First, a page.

“You’ve got a good heart, Chickie. It’s your brain I worry about.”
Having premiered at the Toronto International Film Festival, “The Greatest Beer Run Ever” is based on a true story that becomes director Peter Farrelly’s follow-up to his Oscar-winning Best Picture, “Green Book.” With a similar focus on one man’s journey to discover he doesn’t know everything there is to know in this world, Zac Efron takes on the role of John “Chickie” Donohue. Chickie is a 1967-era ex-merchant marine living in his hometown of Inwood, New York, drinking beers with his buddies at the neighborhood pub run by The Colonel (Bill Murray). He sports a mustache, is most likely the laziest son-of-a-bitch in New York, and prides himself on being a staunch supporter of the Vietnam War, of which many of his neighborhood friends have sacrificed their lives overseas. While most of his drinking buddies and family members support the war by thinking America is over there fighting communism, Chickie’s sister Christine (Ruby Ashbourne Serkis) is the cliched holdout, protesting the war on the streets of New York.
The concept of protesting the war is foreign to a guy like Chickie. He is stubborn and determined to believe that whatever the U.S. government tells its constituents must be accurate and that disrespecting the troops is a mortal sin. Watching news coverage of war protestors, Chickie feels empathy for the soldiers returning from war, feeling like everything they accomplish in Vietnam is wasted on the American people. So, during yet another night of drinking, Chickie gets the bright idea to somehow travel to Vietnam, locate kids from the neighborhood, and bring them a beer to show support and solidarity with their war efforts.
As nonsensical as that plan sounds, the real Chickie Donohue did precisely that, and “The Greatest Beer Run Ever” is his story. After jumping aboard a cargo ship destined for Saigon by way of New Jersey, Chickie arrives in Vietnam and immediately runs into the first of his friends on the list. They share beers with fellow soldiers, and every one of them believes Chickie must have a screw loose. They tell him to go home, but he insists that he needs to find the others from the neighborhood, so he embarks on a quest to locate every single one of them. Pretending to be a CIA agent, Chickie is provided transport to various locations throughout the war zone, despite his apparent civilian look and the fact that he is carrying a duffle bag full of beers.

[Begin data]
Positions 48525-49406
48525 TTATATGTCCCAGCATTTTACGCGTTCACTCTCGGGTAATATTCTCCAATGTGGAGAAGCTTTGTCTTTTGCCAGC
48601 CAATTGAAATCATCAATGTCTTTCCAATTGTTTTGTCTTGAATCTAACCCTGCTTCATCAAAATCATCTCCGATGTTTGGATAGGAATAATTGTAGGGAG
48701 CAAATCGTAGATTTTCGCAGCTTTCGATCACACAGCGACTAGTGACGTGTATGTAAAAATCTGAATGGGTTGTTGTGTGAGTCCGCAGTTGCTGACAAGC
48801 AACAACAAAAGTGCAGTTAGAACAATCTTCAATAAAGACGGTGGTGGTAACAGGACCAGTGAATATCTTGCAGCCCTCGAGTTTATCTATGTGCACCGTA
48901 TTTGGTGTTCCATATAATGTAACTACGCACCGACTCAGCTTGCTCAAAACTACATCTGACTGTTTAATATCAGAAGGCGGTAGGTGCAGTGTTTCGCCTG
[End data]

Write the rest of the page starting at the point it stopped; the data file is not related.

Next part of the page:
With every friend he finds in this dramedy ”Saving Private Ryan” journey, Chickie is presented with the true horrors of the Vietnam War. He makes friends with a photojournalist (Russell Crowe) who attempts to convey what’s really happening in the country as American government officials lie about who is responsible for the abomination Chickie sees with his own eyes. Efron is perfectly cast as the gullible war supporter with a heart of gold turned open-minded defender of the truth. Remarkably, Chickie didn’t die a thousand times during his journey from any number of war zone dangers: enemy combatants, friendly fire, bugs, elephant stampedes…you name it, Chickie experienced it.
Never mind that the Pabst Blue Ribbon Chickie carries throughout “The Greatest Beer Run Ever” has got to be the warmest in history. It symbolizes the character’s resolve and pride in what he believes is a nice gesture of goodwill. Farrelly marvels in a filmmaking style that blends true accounts with obviously manufactured tension and sequences for dramatic effect, but it works well in this comedic fashion. Having traveled 12,000 nautical miles to deliver beer to his buddies, Chickie is simply one of those guys that’s too dumb to get caught or killed. With some friends appreciating the gesture while others argue with him about being in a war zone when he doesn’t have to be, “The Greatest Beer Run Ever” delivers humor and heart for a period in history that honestly had neither. Not every war film needs to be so dramatic that it tugs at the heartstrings of patriotism. Chickie’s story is a bewildered one but expertly crafted nonetheless. Efron takes Chickie on a journey of self-discovery while detailing how foolish some people back home were about what was being shown on television. It’s a simple story that reflects the atrocities of war while defending one man’s perspective and trajectory in doing what he can to help those in need.
Chickie just needs to do a little less drinking and a little more thinking.
Ticket Rating: 🎟🎟🎟🎟